Monday, October 30, 2023

Killers of the Flower Moon: Martin Scorsese’s Hobbled Epic

Robert De Niro and Leonardo DiCaprio in Killers of the Flower Moon.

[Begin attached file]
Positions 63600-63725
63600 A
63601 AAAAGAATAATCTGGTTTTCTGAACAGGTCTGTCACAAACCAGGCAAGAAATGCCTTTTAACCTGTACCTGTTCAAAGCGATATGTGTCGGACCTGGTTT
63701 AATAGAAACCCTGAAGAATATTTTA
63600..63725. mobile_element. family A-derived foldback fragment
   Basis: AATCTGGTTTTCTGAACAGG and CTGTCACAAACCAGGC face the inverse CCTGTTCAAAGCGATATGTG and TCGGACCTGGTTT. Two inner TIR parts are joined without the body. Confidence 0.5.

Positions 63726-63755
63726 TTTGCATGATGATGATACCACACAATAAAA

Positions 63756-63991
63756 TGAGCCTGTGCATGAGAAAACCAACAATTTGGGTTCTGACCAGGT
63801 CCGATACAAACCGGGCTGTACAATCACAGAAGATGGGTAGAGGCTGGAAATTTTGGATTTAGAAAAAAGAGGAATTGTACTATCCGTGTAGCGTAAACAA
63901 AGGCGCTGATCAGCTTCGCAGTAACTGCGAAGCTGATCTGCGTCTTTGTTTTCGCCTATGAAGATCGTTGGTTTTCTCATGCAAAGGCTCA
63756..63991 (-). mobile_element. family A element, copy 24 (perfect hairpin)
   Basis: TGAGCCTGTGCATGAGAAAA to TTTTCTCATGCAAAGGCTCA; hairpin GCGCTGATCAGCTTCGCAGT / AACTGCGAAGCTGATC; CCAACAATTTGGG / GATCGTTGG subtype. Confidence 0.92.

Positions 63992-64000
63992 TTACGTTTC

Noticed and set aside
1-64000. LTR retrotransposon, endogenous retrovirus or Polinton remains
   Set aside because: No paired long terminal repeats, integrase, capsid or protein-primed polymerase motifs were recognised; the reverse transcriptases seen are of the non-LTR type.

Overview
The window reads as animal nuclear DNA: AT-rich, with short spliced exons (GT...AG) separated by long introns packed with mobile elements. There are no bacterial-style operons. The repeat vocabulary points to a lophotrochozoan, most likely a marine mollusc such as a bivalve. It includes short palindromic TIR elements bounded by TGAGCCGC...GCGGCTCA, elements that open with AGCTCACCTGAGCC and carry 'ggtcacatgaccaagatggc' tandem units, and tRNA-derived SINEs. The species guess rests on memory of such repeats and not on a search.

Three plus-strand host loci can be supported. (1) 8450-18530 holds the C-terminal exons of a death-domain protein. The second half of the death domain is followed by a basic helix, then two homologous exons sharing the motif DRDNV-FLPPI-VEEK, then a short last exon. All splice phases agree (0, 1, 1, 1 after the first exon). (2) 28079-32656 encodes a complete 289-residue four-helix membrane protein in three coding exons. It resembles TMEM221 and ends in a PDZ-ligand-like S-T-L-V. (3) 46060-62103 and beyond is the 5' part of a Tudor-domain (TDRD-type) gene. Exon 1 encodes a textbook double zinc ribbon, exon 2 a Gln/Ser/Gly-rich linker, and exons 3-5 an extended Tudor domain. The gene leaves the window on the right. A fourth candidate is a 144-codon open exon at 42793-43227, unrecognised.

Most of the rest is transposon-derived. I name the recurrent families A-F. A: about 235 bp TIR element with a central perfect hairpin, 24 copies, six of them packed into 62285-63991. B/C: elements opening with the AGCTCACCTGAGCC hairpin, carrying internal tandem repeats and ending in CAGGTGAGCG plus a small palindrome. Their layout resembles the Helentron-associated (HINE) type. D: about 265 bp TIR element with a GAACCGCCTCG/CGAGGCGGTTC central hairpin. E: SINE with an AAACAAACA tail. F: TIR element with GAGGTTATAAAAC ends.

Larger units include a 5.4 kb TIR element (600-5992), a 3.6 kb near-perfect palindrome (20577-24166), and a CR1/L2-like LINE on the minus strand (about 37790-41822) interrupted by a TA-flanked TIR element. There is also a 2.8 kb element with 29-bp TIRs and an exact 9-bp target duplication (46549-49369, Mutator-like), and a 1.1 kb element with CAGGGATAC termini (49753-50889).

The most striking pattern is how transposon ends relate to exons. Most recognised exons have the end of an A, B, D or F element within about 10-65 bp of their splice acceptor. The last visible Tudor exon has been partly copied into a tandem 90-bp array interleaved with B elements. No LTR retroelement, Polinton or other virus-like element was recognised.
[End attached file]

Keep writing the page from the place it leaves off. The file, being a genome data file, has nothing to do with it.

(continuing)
Killers of the Flower Moon is great around the edges. Martin Scorsese’s movie, adapted from David Grann’s jaw-dropping 2017 account of the serial murders of Osage Indians in Oklahoma in the 1920s that enabled white men to secure their “headrights” – the legacy, shared equally among the community, of land rich in oil – is three and a half hours long and cost $200 million, and God knows you can see the money on the screen. The film, shot by Rodrigo Prieto, with production design by Jack Fisk and costumes by Jacqueline West, looks magnificent. The period reconstructions are dazzling and capture a cross-hatched culture, rich in visual irony, where natives, professing a faith that mixes Catholicism with the religion of their ancestors, dress in a combination of traditional garb and the flamboyant style of wealthy white men while they tool around in chauffeured Pierce Arrow roadsters and fly private airplanes. The opening scenes are lively and exciting, a circus-like montage of oil strikes and auctions and raucous general celebration that spills out of barrooms and restaurants into the streets of Fairfax, the Osage reservation town that has grown out of the oil boom. This is some of Scorsese’s best filmmaking – visually dense, outré, darkly funny. We barely have a chance to process the omnipresence of white men who have intermarried with the Osage women before it all turns sinister. The natives are dying in staggering numbers, some the victims in unsolved murders, others expiring from suspicious illnesses.